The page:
Formal lists of these doctors were compiled and expanded during the 16th through 20th centuries. Today, the Roman Catholic Church lists 37 saints officially recognized by papal pronouncement as doctors of the church.

Until after the Second Vatican Council, which met from 1962 to 1965 and initiated significant modern reforms in the church, all doctors of the church were men — usually bishops or priests. In the following decades, that changed.

Today the Catholic Church recognizes four saintly and learned women from several different centuries for their theological and spiritual writings. They include the 16th-century Spanish mystic Teresa of Avila and the 12th-century German abbess Hildegard of Bingen, an expert on herbal medicine and botany as well as liturgical drama and music.

’Doctor of unity’

So, why add another doctor now? St. Irenaeus was already recognized as one of the early fathers of the church. Born during the 2nd century in what is now Turkey, he served as bishop of Lyons in what is now France — moving from one side of the Roman Empire to the other.

He wrote forcefully against a philosophical and religious movement called gnosticism — from the Greek word gnosis, or knowledge — which he saw as a heresy threatening to separate Christians from beliefs handed down by Jesus’ apostles. Gnostic Christians taught that the physical world was created not by God, but by a lesser spiritual being, either in error or out of malice. They rejected the traditional Christian beliefs that material reality and the human body were fundamentally good and held that the body was a worthless obstacle to achieving spiritual perfection.

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Irenaeus argued against the gnostics, insisting God created both material and spiritual reality and that both were rooted in God’s goodness. His critique of the gnostic view of Christian teaching reaffirmed the importance of the teaching of the apostles, based on the writings of the Old Testament prophets and the four Gospels of Matthew, Mark, Luke and John. So Irenaeus’ teaching was valued by later theologians working to strengthen the church’s definition of orthodox beliefs.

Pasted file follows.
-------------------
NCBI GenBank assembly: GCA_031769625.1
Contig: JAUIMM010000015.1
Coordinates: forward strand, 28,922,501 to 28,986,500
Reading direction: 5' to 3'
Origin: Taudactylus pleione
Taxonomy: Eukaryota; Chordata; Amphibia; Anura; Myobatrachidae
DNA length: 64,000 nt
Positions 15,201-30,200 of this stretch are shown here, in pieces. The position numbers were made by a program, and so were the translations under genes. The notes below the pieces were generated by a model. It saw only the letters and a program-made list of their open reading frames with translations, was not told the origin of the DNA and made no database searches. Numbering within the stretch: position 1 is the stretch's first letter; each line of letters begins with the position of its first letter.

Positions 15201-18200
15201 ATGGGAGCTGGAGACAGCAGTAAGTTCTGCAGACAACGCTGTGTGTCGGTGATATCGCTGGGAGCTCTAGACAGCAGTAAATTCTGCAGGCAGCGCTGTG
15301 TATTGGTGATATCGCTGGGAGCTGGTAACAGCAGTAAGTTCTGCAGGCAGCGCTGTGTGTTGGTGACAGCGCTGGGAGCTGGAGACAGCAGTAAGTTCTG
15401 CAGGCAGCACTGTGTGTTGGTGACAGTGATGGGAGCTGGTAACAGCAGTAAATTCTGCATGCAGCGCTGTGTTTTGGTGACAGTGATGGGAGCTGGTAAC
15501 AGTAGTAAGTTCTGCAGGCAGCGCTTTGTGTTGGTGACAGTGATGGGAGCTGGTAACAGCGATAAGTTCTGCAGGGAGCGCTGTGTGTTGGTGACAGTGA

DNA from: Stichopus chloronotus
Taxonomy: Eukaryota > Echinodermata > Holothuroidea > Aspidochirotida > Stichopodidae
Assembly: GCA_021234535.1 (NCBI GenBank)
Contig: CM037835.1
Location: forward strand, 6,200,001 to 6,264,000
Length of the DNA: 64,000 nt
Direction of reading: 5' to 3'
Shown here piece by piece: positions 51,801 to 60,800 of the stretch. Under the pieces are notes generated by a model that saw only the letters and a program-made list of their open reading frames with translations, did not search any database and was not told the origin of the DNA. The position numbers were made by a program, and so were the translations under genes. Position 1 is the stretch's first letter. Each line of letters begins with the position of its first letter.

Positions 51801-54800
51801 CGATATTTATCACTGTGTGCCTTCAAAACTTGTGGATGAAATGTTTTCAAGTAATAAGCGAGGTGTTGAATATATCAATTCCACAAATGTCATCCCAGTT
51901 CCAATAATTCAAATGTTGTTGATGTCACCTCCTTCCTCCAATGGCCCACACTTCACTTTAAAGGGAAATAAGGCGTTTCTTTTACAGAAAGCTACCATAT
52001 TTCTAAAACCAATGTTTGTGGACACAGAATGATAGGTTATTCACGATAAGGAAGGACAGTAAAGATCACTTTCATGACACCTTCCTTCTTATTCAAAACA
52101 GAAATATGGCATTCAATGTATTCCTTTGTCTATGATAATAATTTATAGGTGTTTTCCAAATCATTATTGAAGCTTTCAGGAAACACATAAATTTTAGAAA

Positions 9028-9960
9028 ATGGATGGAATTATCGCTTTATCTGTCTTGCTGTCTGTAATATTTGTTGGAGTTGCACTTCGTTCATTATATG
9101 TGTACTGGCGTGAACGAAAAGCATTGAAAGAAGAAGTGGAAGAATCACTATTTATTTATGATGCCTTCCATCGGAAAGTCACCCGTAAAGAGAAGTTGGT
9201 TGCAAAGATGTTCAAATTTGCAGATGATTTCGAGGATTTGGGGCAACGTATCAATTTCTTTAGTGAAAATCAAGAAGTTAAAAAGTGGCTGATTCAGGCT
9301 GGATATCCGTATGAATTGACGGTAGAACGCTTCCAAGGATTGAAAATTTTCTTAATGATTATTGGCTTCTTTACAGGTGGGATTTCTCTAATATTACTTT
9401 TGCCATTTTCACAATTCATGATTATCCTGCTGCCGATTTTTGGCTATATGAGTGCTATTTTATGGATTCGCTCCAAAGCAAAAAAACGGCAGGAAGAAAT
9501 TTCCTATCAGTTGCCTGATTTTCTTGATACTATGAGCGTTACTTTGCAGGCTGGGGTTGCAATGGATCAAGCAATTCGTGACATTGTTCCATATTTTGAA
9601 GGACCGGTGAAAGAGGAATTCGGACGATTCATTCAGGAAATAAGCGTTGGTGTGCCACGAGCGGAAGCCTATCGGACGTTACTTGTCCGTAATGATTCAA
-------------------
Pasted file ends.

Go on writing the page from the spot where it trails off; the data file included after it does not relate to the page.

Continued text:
In 2021, members of the St. Irenaeus Joint Catholic-Orthodox Working Group, an unofficial group of theologians seeking to enrich mutual understanding, met in Rome. During that meeting, Pope Francis stated his intention to officially declare the saint a doctor of the church. As the pope later noted, Irenaeus’ life and teaching serve as a bridge between Eastern and Western Christianity. In his own life, he served churches in both traditions, and, despite their individual differences, strove to keep them united against divisive teachings.

Because of the influence of his theology and the example of his ministry, St. Irenaeus will be one of those doctors of the church, like St. Albert the Great, to be given a distinctive honorific title: "doctor of unity."

At a time when disease, environmental disasters and wars threaten to divide Christianity and the world, many believe that a saintly "doctor of unity" may well inspire a more hope-filled future.

Author: Joanne M. Pierce — Professor Emerita of Religious Studies, College of the Holy Cross The Conversation